It could be that there’s a tire that comes out that favors riders beyond Lorenzo, or can suit a different manufacturer. And I’m telling you, if Honda stays as uncompetitive as it’s been in testing, I bet something will change with the tires, because Honda still carries a pretty big voice around the paddock.

Why have Redding and Petrucci on Pramac Ducatis – last year’s bike but obviously this year’s tires – been so fast relative with the works Ducatis with a new bike, presumably developed around this year’s tire?

Well… I wouldn’t say that. I don’t think we’ve seen the best of the works Ducatis yet. Andrea Iannone is coming off an injury and Andrea Dovizioso’s testing form is never worth basing an opinion on. In a race, he’s a completely different rider. And to be honest, I don’t know how you can develop around a guy who’s only at 90 percent in testing but gives 100 percent in the race. It’s that last 10 percent that can turn a bike that was really good at 90 percent into a bag of shit at 100 percent.

You know, for me, I could ride one second off my ultimate pace and it was like riding to the grocery store. It was in that last second that I was busting my ass trying everything to hold onto the bike and pushing it and the tires. That’s where you discover the ultimate handling of your bike. And since we’re on that subject, that’s also one of the Yamaha team’s great strengths – their riders are digging hard and trying 100 percent throughout testing.

So to get back to your point, I think the works Ducatis could be very strong. The point is, it’s an unknown because of the riders and the way Dovi approaches testing. We’ll find out soon enough.

Looking at Suzuki, last year I wondered why everyone raved about Maverick Vinales. Even though he was a rookie, I thought he should have beaten Aleix Espargaro more often than he did. But testing seems to have been showing you Vinales fans to be right…

Yeah, and I’m pretty excited, because I think both these guys have great skills and they’re going to push each other more and more. I don’t think Aleix is quite the racer Maverick is but he’s smart and quick enough to hold on. But I think the seamless gearbox is really helping Maverick, and I think that’s also helped Suzuki close the gap on the teams ahead. They should surprise people this year. I still don’t know whether they’ve recovered any of the top speed that they were missing, but there are tracks where that is less of an issue.

Aprilia hasn’t really shown any strong form yet. Could they also spring surprises?

Hmmm… You know, I hope so, because we really need them out there. If they’re consistently at the back, it would be so easy for them to be disgruntled and want to pack up and go home. And I think the more manufacturers involved, the better the sport’s going to get. As a brand, Aprilia are capable, because you look at World Superbike; they stepped in and last year were all-but championship-winning. But in MotoGP, they need to figure it out because the swimming pool they’re in only has a deep end.

Will Tech 3 Yamaha benefit from the knowledge that the works team has acquired regarding the tires?

Well they don’t seem to have benefited yet! I’m really surprised at that, and I’d like to think that once the season really gets going, what’s been learned from the top team will filter down to Hervé [Poncharal] and his boys at Tech 3. But so far, Bradley Smith and Pol Espargaro haven’t been that quick; they’ve usually been behind the Ducatis – works and non-works – and now the Suzukis, too.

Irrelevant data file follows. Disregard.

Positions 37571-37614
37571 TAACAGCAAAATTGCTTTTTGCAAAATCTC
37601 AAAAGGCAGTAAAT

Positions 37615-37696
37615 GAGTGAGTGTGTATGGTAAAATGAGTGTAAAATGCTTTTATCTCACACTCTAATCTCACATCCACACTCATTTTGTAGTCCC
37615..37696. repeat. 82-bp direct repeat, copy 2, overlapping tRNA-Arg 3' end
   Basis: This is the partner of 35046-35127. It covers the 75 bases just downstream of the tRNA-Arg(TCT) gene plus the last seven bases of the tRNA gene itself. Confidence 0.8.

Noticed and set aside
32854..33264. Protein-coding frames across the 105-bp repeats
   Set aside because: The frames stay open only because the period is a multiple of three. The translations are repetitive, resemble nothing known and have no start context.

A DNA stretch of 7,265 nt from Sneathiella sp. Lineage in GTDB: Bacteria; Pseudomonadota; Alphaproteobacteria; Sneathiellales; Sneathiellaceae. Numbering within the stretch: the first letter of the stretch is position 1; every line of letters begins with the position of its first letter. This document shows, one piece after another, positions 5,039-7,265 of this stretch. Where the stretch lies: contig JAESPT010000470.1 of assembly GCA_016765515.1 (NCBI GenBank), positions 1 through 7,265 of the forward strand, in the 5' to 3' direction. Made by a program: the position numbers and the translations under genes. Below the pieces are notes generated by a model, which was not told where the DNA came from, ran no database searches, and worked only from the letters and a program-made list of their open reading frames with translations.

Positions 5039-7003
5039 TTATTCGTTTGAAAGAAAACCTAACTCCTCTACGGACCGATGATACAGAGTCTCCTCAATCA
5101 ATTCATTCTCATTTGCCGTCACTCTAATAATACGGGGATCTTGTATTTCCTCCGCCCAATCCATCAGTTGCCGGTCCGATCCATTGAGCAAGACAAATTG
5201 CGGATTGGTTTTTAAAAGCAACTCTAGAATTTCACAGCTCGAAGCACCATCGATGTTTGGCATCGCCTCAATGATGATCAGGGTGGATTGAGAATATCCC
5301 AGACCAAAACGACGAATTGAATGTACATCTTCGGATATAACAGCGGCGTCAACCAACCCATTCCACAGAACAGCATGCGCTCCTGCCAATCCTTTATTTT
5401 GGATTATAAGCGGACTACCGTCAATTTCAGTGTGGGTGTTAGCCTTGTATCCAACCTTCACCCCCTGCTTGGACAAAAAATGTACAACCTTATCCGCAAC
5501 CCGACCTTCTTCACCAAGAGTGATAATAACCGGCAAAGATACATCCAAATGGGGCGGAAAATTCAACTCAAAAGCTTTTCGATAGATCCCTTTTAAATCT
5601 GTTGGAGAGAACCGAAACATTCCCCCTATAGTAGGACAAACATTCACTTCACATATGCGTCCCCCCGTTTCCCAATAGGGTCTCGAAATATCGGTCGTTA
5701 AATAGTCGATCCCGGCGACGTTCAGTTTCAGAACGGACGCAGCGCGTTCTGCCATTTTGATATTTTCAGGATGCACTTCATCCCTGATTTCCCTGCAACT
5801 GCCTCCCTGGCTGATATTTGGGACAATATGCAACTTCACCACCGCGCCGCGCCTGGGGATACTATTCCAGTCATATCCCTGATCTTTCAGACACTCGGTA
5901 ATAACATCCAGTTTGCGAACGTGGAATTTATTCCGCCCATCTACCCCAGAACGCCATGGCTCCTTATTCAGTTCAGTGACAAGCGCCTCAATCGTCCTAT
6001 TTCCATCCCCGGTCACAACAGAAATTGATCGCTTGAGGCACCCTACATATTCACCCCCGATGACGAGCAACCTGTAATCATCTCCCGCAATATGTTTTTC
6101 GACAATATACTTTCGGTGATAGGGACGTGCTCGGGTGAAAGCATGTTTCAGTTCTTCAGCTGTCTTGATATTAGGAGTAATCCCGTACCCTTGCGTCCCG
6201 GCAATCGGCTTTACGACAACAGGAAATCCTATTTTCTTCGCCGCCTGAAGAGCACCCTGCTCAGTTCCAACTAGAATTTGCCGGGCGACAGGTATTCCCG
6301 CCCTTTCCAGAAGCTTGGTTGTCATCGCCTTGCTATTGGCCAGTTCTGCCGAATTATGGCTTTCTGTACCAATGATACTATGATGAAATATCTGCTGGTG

So I hope Tech 3 can be more than just consistent, knocking on the door of the top five. As riders, they’re both good quality and Hervé runs a pretty tight ship. He’s a bit emotional, and I’m not sure as a rider I would have responded well to seeing replays of my team owner shaking his fist whenever I made a mistake! But he’s great for the sport and like I say, he has a good team.

Talking of feedback from other sources, is Cal Crutchlow – as the only rider on a single-bike team – going to struggle most in a year of change?

Well you’ve got to wonder if the works Hondas are struggling so bad, does LCR really want their feedback?! It’s a difficult position they’re in, and last year there were times where you’d see Cal shine, and then other days when you’d forget he was in the sport. The one thing you can’t doubt is that he is as dedicated to racing as anyone out there, and his fitness regime and diet have made him as well prepared as anyone could be. As a competitor, he’s one of the toughest out there, but it’s down to LCR and him to get a grip on that bike and what it can do.

As LCR has gone down to one bike, the Marc VDS team has expanded to two. Has it overstretched itself or will that in fact see it flourish? And if so, can we see Jack Miller – who I know you’re a fan of – really make his mark in his sophomore season?

Well as a rookie, I don’t think Jack surprised us as often as I thought he would, but again you don’t know how strong LCR were. At Marc VDS, he’s got to find some confidence in that bike but you worry when you hear that even the works Honda guys can’t find that confidence. I think Jack can get into the top 10. Beyond that, I don’t know. I think you’ve nailed exactly the question mark over that team – spread too thin now, or benefiting from having a second bike?

Some of these questions will be answered, to some extent, this weekend. But some will take a whole season to get answered. And we’re gonna look real smart or real dumb.

MotoGP 2016 season preview: Let the games begin (again)